Niche market for unique specialty items

04/16/2013 03:56:00 PM
Sarah Krause

For those in the asparagus business, the ’gras isn’t always greener on the other side. It also can be purple or white. And the other side is finding a small niche market for these unique specialty items.

Compared to the traditional green spears, white asparagus is more tender and has a mild flavor and purple asparagus has a slightly sweeter flavor. Most of it is produced in Peru and Mexico.

“Specialty asparagus is still a niche market, said Cherie Watte Angulo, executive director of the El Centro-based California Asparagus Commission. “I believe any purple asparagus grown in California is marketed regionally to restaurants, smaller retailers and farmers markets.”

California does not produce white asparagus in marketable volume, Watte Angulo said, because the crop is labor-intensive and the state’s growers can’t compete with the vast labor pools in other countries.

Peruvian Asparagus Importers Association coordinator Priscilla Lleras said media chefs are sparking consumer interest.

“I would say that a major influence that has enabled the increase in consumption are the TV network cooking shows that have given U.S. households new ideas on how to prepare white and purple asparagus,” she said.

Many in the industry feel that offering white and/or purple asparagus along with green balances out their programs.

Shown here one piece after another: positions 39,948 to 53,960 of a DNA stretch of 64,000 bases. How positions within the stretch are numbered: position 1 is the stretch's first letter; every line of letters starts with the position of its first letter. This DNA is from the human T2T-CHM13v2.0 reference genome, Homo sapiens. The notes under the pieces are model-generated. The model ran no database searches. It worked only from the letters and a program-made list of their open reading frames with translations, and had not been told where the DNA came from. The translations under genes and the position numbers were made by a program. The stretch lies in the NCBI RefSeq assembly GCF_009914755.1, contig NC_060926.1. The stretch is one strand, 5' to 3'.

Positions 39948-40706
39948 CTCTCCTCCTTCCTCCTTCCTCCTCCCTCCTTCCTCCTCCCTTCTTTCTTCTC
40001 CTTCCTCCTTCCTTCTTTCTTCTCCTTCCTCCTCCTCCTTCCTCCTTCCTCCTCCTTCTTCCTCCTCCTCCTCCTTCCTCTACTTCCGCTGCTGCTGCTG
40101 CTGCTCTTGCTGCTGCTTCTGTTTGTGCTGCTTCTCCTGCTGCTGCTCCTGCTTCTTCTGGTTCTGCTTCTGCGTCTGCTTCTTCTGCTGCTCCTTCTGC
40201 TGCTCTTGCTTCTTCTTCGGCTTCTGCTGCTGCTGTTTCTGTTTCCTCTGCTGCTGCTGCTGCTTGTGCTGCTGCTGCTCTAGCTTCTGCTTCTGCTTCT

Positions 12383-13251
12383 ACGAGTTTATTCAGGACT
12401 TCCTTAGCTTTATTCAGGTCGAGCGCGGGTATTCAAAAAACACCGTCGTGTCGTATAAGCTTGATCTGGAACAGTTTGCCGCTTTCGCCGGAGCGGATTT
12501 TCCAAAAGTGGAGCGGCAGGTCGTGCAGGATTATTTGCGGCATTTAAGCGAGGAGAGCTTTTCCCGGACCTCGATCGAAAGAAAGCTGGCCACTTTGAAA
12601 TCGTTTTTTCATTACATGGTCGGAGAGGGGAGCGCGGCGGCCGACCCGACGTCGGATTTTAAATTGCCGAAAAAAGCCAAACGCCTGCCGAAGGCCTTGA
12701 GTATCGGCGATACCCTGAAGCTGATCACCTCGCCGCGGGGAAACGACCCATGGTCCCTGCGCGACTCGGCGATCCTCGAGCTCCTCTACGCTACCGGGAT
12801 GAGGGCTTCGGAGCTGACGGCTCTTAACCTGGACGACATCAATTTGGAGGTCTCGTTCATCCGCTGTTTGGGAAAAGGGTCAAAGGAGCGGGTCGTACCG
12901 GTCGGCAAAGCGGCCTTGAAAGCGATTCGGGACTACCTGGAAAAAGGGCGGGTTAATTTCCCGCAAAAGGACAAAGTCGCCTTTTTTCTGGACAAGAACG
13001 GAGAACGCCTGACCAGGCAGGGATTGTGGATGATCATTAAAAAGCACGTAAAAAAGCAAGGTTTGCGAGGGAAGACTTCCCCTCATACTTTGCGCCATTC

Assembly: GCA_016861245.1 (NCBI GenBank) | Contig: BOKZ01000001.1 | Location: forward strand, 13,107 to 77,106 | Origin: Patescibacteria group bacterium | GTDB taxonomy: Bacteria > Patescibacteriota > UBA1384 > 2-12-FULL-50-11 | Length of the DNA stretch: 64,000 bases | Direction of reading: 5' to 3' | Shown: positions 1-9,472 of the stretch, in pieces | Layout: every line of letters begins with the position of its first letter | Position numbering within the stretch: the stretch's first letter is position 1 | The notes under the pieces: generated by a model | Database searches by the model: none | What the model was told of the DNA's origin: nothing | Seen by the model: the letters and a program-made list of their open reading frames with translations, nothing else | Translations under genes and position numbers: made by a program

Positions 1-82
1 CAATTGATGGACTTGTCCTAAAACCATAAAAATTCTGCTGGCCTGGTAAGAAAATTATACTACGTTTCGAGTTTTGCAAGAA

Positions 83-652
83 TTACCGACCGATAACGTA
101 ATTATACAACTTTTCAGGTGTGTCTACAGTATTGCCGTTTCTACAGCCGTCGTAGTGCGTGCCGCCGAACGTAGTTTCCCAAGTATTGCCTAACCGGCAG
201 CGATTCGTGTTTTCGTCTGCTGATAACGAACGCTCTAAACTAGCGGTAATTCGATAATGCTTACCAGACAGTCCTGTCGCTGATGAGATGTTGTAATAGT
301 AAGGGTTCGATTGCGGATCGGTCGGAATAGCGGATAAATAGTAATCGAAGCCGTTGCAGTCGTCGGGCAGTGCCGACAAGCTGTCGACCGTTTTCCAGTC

At Maurice A. Auerbach Inc., Secaucus, N.J., president and chief executive officer Paul Auerbach said the company always has white in its inventory and sometimes stocks purple.

“It’s a good complementary item (to the popular green spears),” he said. “We’ve developed a trade for it.”

According to Walter Yager, chief executive officer of Doral, Fla.-based Alpine Fresh, purple hasn’t been as lucrative since it fills such a small market, and due to an erratic growing schedule, it’s difficult to time production with customer needs. Peruvian white asparagus, however, is steady and brought in every week, he said.

“We can produce (white asparagus) 52 weeks out of the year — it’s very stable,” he said. “It’s not a huge business but just steady. We’ve found good retailers who have found a niche for this item.”

In Michigan, purple asparagus has also found a small niche.

“Purple does sell pretty decent in Michigan,” said Randy Vande Guchte, president of Hudsonville-based Superior Sales, Inc. “I think it’s more of a local support deal. We have a retailer who orders it fairly regularly.”



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